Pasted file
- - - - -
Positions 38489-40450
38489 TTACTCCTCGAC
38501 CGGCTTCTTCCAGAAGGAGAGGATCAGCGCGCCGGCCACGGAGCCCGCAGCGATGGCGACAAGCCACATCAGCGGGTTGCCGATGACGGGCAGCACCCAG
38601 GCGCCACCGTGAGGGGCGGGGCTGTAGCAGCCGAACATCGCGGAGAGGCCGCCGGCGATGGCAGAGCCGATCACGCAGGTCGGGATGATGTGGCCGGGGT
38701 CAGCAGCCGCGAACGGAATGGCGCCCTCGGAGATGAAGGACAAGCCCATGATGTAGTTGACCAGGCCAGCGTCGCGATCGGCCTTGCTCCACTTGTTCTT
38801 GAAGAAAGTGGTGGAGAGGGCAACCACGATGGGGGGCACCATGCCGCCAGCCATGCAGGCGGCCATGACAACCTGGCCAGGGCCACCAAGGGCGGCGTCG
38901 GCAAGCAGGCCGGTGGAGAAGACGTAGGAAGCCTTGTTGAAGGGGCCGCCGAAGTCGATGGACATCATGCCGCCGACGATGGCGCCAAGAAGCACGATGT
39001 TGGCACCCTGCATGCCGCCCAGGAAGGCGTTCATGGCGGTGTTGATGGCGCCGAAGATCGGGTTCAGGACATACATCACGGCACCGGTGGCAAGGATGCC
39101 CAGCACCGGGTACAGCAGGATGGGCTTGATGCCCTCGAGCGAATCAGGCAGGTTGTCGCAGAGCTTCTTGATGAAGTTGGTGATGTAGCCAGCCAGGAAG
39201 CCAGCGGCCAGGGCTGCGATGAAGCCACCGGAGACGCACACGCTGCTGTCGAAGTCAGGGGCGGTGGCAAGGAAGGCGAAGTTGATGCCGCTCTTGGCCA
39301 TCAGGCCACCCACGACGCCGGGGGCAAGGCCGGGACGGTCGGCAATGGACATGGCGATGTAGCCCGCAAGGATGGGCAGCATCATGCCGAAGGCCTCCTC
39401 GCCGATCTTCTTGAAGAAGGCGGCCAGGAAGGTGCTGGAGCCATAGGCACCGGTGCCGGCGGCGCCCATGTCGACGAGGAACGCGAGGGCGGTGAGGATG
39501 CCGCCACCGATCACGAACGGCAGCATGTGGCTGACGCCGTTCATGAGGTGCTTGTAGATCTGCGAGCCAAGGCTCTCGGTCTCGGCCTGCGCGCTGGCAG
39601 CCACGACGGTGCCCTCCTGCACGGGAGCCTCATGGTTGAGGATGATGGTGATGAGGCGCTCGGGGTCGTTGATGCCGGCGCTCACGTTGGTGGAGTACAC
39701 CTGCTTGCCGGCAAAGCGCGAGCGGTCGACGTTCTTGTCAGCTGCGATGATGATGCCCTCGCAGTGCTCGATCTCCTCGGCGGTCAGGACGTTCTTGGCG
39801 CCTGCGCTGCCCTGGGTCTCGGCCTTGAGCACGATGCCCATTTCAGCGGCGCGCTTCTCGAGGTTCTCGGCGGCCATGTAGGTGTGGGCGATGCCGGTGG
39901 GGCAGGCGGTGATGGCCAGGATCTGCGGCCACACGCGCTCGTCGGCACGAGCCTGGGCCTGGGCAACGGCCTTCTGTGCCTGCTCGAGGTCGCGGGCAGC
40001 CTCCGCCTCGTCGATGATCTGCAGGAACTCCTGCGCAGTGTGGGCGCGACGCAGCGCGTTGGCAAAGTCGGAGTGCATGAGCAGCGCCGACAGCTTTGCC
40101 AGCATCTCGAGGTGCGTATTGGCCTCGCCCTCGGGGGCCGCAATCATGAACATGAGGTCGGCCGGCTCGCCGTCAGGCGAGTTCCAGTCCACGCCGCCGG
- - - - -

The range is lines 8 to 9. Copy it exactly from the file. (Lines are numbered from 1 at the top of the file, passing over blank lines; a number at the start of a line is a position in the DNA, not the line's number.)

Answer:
39001 TGGCACCCTGCATGCCGCCCAGGAAGGCGTTCATGGCGGTGTTGATGGCGCCGAAGATCGGGTTCAGGACATACATCACGGCACCGGTGGCAAGGATGCC
39101 CAGCACCGGGTACAGCAGGATGGGCTTGATGCCCTCGAGCGAATCAGGCAGGTTGTCGCAGAGCTTCTTGATGAAGTTGGTGATGTAGCCAGCCAGGAAG